It's Friday the thirteenth again.[Up, Down]
Can't go on like this: it can't and I can't neither.
Can't go on like this: it can't and I can't neither.
|Laerte: Este é o strip mais estranho que já fiz. / This is the strangest strip I've ever done.|
The other book she read and reread, repeatedly, was John Bunyan’s Pilgrim’s Progress. She felt in her bones the crippling burden born by the Man mired in the Slough of Despond, she followed his travels through wilderness and the Valley of the Shadow, his encounters with Giant Despair and the fiend Apollyon. Bunyan’s tale had a clear message and meaning. Not so, Asgard and the Gods. That book was an account of a mystery, of how a world came together, was filled with magical and powerful beings, and then came to an end. A real End. The end.
A.S. Byatt 'Ragnarök', excerpt from chapter 2.
This is exactly where (at the third reading) I finally see exactly how I've gone wrong. As is usual with epiphanies (if our Northrop is any example) it will be longer in the telling.
I didn't see it when Paul told me in the 70s, and I went along and went along with ol' Foxy Loxy as long as I could possibly do so. Even when the horrendous (and probably inevitable) truth of it became too clear to deny I tried to just walk away - into rejection (some of it imagined) solitude and lonliness as it turns out, enervation, despair, beyond despair, desperation ... using up most of the good capital (stamina & humour) my father left to me.
To here: where I (finally) see that I might have done differently - and without compromising either vision or integrity. Oh my!
From that time Jesus began to preach, and to say, Repent: for the kingdom of heaven is at hand.Please don't be fooled or misled ('mɪsled' - with a long 'i' and the stress on the first syll-able - as Anita used to say it) by these bits of scripture. It's just counterpoint. Like Lennie's "I wonder what they meant?"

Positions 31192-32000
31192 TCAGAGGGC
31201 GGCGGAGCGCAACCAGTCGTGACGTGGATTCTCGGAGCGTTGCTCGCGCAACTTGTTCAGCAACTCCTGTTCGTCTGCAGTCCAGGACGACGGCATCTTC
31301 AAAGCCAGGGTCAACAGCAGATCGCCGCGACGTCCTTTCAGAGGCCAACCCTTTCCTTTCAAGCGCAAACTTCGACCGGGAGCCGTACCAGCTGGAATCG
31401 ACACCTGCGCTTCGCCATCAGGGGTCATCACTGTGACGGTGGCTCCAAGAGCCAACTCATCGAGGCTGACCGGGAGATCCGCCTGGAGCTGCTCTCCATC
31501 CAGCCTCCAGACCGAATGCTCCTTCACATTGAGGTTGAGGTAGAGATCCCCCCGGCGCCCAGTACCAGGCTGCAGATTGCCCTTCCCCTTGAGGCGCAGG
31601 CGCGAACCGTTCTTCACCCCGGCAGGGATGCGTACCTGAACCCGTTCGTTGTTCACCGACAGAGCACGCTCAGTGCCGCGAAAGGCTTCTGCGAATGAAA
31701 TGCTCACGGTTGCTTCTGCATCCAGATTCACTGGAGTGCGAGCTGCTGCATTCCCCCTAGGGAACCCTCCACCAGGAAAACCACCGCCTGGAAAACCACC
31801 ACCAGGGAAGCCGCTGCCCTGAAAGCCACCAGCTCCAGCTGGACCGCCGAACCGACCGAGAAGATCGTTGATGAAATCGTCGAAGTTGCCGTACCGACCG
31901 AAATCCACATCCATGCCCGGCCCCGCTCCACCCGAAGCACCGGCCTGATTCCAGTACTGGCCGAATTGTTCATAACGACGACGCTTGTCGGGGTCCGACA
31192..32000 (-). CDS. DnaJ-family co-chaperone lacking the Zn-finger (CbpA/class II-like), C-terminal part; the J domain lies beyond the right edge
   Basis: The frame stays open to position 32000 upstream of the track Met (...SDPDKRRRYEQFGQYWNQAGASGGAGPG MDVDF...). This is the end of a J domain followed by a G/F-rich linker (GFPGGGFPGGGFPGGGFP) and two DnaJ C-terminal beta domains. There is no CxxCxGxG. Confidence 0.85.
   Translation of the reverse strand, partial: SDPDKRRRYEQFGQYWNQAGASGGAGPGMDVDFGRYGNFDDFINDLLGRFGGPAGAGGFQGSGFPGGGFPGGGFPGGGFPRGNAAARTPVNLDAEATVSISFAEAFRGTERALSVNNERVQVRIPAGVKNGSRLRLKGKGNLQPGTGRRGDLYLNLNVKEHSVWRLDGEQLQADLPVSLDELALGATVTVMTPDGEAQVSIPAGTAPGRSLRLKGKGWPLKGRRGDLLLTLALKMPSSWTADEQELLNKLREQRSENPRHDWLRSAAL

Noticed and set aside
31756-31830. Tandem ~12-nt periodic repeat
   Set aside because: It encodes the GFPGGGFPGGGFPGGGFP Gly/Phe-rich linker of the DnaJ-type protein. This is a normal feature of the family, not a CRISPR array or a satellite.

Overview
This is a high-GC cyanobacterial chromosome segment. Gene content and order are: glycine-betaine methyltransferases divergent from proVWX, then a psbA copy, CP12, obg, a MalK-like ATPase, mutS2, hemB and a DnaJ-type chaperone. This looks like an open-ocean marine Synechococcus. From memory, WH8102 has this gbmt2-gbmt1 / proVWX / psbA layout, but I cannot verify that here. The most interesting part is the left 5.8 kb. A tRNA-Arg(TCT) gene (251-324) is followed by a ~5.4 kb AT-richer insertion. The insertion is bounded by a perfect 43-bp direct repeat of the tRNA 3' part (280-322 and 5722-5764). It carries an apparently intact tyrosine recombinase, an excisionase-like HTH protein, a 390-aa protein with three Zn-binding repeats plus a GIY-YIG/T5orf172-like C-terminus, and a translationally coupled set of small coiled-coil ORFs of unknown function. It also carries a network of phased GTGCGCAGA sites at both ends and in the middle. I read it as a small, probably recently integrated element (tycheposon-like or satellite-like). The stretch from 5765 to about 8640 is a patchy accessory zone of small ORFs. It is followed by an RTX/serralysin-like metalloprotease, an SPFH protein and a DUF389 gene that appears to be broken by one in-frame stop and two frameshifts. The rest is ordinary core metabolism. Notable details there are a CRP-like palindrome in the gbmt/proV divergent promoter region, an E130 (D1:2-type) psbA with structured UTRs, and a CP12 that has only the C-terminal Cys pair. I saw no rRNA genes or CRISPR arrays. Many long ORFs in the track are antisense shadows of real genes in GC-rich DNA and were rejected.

I won't play your 'what if?' game.
Ah, but I'm playing for keeps.
"Faith of our fathers holy faith, we shall be true to thee till death." To which saccharine sentiment I respond, "And will you have Crise de foi with your Crise de foie (gras)?"
They say the universe is expanding. This little part of it, not. They say the sun will explode in some billions of years anyway - so what difference?
Nothing to lose though, or nothing more; light & easy, easy breezy. "There will be nothing to lose till you lose your heart," as it goes in the old tune (which I will try to find later, if I remember).
I get up onto a streetcar behind an old man who has pissed himself. It's a moment I can't forget.
Peer Gynt outwits the button-moulder ... alas, I am not so clever.
I think of 'Perennial Philosophy' as the Golden Rule. Turns out there is a marginal connection between them but the main 'thrust' of the Perennial seems to be any old kind of woo-woo mysticism. OK then, (maybe) I stand corrected on that (and maybe not).
It's the Golden Rule that appears again and again and after all and essentially unchanged regardless of formulation, while each iteration of the woo-woo is 'so' unique.
Why don't you put Why don't you put Why don't you put Why don't you put Who are you
your memories your metaphors your jaws your molecules really?
on paper? on the clothesline? in the barrel? in a credit rating? I'm not shouting!
At first it seemed like a good idea to include these two stories in their entirety within the post - but the links are probably dependable enough for now:
Entropy by Thomas Pynchon, 1960 (5,400 words); and,
Sea Story by A.S. Byatt, 2013 (2,200 words).